Friday, April 24, 2009

31% of Wee Hands instructors are speech-language pathologists!

In the past week, I have read many people assume that a child learning sign language can actually hinder their verbal development. I have asked those that have been in the field (not just a pediatrician who has no formal training on the subject, or a neighbor who never hard of such a thing!) and they all say they have yet to come across any reliably backed up studies on ASL delaying speech, but the exact opposite!

Yes, I am passionate about this. Not only because I am an instructor, but also because I have seen the benefits for more years then I have been a mother!

Sign language is a wonderful resource in the classroom – from infancy, preschool, kindergarten, and beyond. Sign language reinforces auditory skills by adding visual and kinesthetic input. Signing also stimulates connections in the brain and provides a secondary avenue for conceptual understanding to occur. Sign language also improves spatial skills that are important for solid reasoning. There are so many cognitive benefits to learning sign language!

Research conclusively indicates that babies who sign tend to have a stronger command of verbal language and often begin speaking at an earlier age than babies who do not sign. Countless parents and caregivers have confirmed these findings with their personal experiences and observations. In addition, many Speech-Language professionals, pediatricians, and educators are supporting the use of signs to encourage early language development.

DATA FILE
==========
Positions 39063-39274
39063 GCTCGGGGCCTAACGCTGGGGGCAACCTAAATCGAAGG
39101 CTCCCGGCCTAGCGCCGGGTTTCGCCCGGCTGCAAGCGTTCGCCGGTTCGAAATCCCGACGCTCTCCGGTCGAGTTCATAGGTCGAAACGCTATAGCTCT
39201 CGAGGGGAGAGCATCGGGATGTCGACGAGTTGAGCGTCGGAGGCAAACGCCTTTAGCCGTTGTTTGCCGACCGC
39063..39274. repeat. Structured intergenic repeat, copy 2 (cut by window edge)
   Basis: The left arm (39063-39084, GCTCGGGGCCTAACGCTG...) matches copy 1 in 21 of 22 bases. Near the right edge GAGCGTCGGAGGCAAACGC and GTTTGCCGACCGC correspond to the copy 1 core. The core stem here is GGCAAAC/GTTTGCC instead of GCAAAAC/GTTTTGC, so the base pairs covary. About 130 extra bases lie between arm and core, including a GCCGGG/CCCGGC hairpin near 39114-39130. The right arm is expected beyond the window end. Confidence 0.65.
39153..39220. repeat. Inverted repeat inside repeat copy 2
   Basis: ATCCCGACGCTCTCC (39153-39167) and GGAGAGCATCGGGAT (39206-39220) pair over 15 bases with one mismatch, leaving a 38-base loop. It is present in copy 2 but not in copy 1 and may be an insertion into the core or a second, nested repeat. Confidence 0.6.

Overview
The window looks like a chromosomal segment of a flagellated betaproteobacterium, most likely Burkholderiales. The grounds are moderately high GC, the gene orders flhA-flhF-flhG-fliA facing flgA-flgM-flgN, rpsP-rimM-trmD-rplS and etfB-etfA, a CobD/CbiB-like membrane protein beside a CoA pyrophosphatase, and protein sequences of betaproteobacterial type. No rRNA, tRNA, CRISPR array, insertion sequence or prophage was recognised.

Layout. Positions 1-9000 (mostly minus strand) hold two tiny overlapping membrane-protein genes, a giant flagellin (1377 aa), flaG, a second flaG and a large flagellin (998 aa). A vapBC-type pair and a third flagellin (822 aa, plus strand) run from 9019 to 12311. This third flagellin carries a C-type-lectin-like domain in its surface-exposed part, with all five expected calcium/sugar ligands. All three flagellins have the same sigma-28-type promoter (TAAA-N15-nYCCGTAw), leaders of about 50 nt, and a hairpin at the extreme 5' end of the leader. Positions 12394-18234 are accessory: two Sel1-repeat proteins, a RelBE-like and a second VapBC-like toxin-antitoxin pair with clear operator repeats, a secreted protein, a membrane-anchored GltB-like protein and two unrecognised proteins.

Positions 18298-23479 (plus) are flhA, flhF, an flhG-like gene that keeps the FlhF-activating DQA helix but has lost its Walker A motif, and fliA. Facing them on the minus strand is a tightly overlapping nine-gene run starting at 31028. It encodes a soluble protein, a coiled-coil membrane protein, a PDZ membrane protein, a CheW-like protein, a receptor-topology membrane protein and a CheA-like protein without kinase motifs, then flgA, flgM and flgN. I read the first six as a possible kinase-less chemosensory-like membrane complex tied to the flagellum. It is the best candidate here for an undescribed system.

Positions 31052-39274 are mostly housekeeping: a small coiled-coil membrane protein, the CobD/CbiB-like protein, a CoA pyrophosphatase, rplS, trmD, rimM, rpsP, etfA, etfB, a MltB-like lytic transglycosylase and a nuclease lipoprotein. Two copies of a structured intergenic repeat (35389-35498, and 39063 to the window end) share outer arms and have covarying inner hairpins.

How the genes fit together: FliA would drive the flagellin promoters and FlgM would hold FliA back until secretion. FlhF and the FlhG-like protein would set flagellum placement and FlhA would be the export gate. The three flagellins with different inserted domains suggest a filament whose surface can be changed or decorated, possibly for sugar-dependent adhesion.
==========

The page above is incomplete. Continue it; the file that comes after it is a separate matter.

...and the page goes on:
Even in a study by the National Institutes of Health found this to be the case: A study funded by the National Institutes of Health has shown that children who sign as infants are advanced linguistically and cognitively in preschool and have higher IQ’s in elementary school than non-signing children.

From the company Wide Eyed Learning, makers of Signing Smart: Wide-Eyed Learning recently completed their National Research study with over 165 infants. At 12 mos., Signing Smart children use an average of 25 signs and 16 spoken words, versus the 2-3 words non-signing children use. At 18 mos., Signing Smart children use an average of 79 signs and 102 spoken words, versus the 10-50 words non-signing children use. Between 11-14 mos., a majority of Signing Smart children begin using signed/spoken “sentences,” about 10 months earlier than is typical!

Through this note, I am searching and searching for articles stating just the opposite...I can not find matter what words I use to search or how I word it.

Signing is also a great way to help children with special needs such as Autism and Downs Syndrome efficiently communicate with their family, friends, and teachers!

Many tantrums and the "Terrible Twos" are directly linked to frustration about communication. There is less frustration when your child can augment their communication skills with signs that both of you can understand.

Teaching sign language to your child can even encourage early reading! I know of a few kids so far, that started reading simple words from books after being read and signed to, before the age of 2!

I would just like it if more people would do their research, or talk to professionals in the field, before passing on false or inaccurate information. It does not help anyone!

Becka has a Bachelors in Early Childhood Education and Development, and has 17 years experience in the field. She is a Certified Parent Educator and Licensed Baby, Toddler, and Preschool Sign Language Instructor. You can visit her site, at

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